Can you go home?
Like a lot of folks, I have a home office, really a sort of
alcove in the basement. Where I live, they call the basement the "lower level,"
and mine's finished with paneling and carpeting.
I'm pretty self-sufficient down there. Still, I'd have a lot of trouble going to work
if it meant going down the into the basement and settling in at the old steel desk. Here
would be my initial train of thought:
Has the tortoise been fed? ...I really ought to vacuum the spiders out of the
fluorescent light panels. ...Gee, I could get those hollies trimmed out back. ...I wonder
if Concentration is still on in the mornings. ...Can't my daughter find some
other place to roll marbles on the floor other than above my head?
You get the idea.
That's why I was intrigued with the most recent manifestation of telecommuting, in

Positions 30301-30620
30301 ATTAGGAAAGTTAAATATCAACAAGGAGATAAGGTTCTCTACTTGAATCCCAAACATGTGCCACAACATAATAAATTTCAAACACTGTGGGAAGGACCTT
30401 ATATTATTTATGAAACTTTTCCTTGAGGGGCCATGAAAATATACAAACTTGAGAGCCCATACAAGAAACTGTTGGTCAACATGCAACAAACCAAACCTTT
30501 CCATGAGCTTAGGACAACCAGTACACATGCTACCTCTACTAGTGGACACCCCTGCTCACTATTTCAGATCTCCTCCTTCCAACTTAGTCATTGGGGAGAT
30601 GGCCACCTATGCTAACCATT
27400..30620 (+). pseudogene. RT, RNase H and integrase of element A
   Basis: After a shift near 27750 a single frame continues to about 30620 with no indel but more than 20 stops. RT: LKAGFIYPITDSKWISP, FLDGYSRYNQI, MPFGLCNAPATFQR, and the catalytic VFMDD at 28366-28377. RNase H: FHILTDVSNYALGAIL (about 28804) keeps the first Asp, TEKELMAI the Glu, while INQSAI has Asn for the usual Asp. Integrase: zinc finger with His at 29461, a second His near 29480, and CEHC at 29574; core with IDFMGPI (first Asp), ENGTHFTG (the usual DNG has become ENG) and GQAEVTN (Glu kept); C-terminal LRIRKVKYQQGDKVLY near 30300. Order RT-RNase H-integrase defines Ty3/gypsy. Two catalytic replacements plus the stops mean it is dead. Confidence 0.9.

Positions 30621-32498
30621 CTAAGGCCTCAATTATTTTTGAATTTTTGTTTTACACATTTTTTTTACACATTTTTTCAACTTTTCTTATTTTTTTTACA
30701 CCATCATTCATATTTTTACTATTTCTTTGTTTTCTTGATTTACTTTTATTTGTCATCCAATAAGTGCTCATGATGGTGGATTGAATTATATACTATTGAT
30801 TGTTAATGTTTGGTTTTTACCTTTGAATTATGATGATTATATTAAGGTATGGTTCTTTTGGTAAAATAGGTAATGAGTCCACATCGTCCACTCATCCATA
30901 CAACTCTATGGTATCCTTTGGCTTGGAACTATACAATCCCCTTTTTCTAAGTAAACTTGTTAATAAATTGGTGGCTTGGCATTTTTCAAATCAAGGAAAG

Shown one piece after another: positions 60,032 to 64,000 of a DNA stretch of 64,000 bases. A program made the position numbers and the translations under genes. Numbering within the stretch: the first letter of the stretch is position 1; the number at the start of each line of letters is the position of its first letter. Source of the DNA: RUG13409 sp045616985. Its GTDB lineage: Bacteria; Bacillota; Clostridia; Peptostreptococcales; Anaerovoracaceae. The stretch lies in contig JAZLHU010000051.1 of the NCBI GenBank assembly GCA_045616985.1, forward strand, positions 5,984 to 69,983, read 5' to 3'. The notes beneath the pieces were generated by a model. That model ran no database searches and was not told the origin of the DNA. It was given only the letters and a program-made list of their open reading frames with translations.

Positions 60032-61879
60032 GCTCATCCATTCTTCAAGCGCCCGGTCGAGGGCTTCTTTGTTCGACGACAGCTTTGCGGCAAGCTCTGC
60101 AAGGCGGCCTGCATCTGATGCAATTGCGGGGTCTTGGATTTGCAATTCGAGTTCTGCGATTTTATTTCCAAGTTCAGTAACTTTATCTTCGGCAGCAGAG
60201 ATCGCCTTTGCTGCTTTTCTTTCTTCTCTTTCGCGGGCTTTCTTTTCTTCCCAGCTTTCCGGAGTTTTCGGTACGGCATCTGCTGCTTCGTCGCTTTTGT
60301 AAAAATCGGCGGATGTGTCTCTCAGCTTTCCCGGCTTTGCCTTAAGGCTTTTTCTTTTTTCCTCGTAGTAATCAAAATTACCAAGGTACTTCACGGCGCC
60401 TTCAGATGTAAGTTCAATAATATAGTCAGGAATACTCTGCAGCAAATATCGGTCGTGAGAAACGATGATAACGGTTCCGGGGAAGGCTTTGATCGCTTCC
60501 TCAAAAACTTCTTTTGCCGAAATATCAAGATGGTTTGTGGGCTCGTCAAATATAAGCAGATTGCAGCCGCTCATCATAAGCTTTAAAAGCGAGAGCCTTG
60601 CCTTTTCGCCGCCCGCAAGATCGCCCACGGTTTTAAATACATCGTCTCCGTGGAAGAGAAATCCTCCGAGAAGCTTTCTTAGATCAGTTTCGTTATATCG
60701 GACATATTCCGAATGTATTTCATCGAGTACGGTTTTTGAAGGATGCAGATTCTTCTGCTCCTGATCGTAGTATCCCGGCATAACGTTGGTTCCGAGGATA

which the seven employees of the National Energy and Water Management Center in Fort
Worth, Texas, are working not from a remote office site but from their homes. More
commonly, GSA offices have been moved from central cities to outlying office space--saving
commuting time and expense and, to a degree, rent. But sending people home--that's another
It's a trend that government managers need to think through carefully. Here are a few
of the caveats I see:
Finally, there are health, safety and legal questions. For example, is the agency
responsible if someone is injured while working at home? Or if a faulty monitor ends up
burning down the house?
There certainly are benefits to atomizing offices in some instances. The evidence is
that millions are quite successful at it. But it's not for everybody.